How to identify and correct errors that show on log events

carlmart

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Sep 17, 2006
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This is Windows 7 that we are talking about. I still use it on my main PC.

That is because there are some programs I use that ran better in W7 than on W10.

But in the last week or so I'm having boots on my PC for no reason at all, when the machine restarts itself.

How can I identify the reason or reasons in the Event Viewer. It's now open and it shows errors, but I don't know what should I look for and need some help on curing the problem, if possible.
 

B00nie

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If you are unlucky, those boots come from attacks against your win7 box when exploits intentionally corrupt the memory in order to inject malicious code. If you're lucky, you just have unstable hardware. Random reboots are often caused by power supply instability, would be the first place to check right after making sure the WIn7 is not visible to the internet at any time.
 

carlmart

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The power supply being en EVGA 750 G2, I doubt the problem comes from there.

How do I make my Win 7 invisible to the internet and/or protect it against attacks?

Is there any image from the Event Viewer data that would help show here?
 

B00nie

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The power supply being en EVGA 750 G2, I doubt the problem comes from there.

How do I make my Win 7 invisible to the internet and/or protect it against attacks?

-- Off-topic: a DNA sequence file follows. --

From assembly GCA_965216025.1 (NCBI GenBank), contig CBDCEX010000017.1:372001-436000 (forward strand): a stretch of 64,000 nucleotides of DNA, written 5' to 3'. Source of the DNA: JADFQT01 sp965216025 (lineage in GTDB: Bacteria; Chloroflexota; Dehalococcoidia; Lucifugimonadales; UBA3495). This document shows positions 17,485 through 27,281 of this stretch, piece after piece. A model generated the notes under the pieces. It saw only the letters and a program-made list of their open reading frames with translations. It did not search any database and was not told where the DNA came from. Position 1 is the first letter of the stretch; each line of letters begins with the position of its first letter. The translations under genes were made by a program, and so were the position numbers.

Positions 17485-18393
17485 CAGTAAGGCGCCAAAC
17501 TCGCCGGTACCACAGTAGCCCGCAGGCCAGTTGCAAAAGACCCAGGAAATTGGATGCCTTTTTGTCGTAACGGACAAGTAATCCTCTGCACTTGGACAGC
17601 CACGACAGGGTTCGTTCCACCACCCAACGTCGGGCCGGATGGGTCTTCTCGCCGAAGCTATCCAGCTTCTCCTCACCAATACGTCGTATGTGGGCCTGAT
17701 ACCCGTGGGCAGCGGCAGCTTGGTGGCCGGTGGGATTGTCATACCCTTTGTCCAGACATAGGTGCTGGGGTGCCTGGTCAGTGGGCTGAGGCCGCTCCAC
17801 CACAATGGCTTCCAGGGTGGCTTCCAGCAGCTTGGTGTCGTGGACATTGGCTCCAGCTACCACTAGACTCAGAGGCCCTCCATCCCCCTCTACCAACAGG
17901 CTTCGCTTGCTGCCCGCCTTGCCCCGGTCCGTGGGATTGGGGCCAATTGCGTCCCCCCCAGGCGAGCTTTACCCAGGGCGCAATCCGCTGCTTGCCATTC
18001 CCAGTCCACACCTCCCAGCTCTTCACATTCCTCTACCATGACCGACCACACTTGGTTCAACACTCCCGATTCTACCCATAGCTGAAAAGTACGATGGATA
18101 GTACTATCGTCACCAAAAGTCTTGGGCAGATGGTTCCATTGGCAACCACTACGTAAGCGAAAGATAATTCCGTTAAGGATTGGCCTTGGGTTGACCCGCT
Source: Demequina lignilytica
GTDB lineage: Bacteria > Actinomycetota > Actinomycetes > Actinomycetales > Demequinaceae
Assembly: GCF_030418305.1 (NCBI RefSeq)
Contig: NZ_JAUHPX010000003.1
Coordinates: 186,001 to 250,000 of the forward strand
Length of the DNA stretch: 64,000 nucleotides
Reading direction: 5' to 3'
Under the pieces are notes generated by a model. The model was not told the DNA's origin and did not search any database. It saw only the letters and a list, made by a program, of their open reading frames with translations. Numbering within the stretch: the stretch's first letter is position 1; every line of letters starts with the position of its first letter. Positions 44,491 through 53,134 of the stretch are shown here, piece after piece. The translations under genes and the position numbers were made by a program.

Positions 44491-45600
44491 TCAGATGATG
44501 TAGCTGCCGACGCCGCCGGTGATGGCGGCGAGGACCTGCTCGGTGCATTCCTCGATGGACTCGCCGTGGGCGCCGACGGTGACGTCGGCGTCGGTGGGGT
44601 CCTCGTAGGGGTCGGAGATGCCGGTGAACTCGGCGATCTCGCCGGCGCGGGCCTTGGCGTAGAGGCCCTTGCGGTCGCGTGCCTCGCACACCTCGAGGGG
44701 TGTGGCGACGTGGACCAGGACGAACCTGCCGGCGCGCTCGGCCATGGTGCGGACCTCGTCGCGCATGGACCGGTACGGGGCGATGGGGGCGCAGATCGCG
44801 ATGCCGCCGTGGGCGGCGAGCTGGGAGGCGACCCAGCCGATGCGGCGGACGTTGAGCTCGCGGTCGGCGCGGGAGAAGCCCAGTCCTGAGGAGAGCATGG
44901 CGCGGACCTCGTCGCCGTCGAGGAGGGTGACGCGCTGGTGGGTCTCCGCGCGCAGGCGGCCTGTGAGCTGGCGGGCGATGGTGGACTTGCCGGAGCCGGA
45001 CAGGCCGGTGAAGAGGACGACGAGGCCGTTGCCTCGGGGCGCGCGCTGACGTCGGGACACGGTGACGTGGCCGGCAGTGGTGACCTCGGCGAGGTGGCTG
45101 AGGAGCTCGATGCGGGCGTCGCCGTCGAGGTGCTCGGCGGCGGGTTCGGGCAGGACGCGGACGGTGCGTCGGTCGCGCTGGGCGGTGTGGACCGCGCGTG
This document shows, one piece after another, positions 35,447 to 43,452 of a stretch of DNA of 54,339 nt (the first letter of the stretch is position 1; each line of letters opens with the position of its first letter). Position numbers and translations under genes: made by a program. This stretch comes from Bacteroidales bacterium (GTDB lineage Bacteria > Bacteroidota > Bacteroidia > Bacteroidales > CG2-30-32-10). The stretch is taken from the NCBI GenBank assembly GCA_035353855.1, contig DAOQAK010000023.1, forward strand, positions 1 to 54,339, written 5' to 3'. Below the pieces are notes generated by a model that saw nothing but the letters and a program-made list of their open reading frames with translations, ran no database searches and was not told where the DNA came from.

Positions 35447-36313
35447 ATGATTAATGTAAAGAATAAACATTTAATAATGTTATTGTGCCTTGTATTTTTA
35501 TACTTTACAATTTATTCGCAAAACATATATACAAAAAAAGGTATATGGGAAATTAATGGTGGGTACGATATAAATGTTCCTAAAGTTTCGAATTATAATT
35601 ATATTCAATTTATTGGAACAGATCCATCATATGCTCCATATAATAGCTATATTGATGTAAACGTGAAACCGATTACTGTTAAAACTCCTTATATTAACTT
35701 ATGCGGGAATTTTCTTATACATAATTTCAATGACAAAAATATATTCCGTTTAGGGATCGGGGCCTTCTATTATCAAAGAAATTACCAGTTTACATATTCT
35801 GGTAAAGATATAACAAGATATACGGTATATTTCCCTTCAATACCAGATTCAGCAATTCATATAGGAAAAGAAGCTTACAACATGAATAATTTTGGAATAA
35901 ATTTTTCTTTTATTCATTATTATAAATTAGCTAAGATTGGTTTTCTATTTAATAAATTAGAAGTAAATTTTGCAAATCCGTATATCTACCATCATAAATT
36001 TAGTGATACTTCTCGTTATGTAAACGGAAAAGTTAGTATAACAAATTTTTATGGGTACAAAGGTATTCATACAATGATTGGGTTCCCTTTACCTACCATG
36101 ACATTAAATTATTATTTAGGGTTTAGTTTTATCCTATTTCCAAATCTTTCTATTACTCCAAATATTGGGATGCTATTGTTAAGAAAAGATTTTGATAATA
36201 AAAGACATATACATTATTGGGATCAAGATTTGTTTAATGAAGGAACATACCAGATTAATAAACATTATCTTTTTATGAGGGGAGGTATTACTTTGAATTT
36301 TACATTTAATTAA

Is there any image from the Event Viewer data that would help show here?
A brand is no guarantee of correct function. EVGA does not have a 0% failure rate... I have personally had an EVGA black (built by Seasonic) fail just after the warranty.
You can make your Win7 invisible to internet by placing it behind a firewall (not windows firewall, mind you. A hardware firewall...) or at minimum a router with NAT enabled. That way it can't directly be attacked from outside. But you'll still be in danger every time you browse the internet or run programs downloaded from the internet. Or if any of your lan devices get a worm, they'll punch right through Win7 because it will not be patched.

If you want pointers with the errors, you should obviously post the errors you want information about. Someone may be able to help.
 

carlmart

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If you want pointers with the errors, you should obviously post the errors you want information about. Someone may be able to help.
The list in the event viewer is VERY LONG. What are the items I should show here? Can someone tell me that?

Look what I have assembled for now. Where should I concentrate on? What are the main tell-telling errors I should worry about? What can I do about them, if anything?

It's quite likely that will have to move to W10 once and for all.
 

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B00nie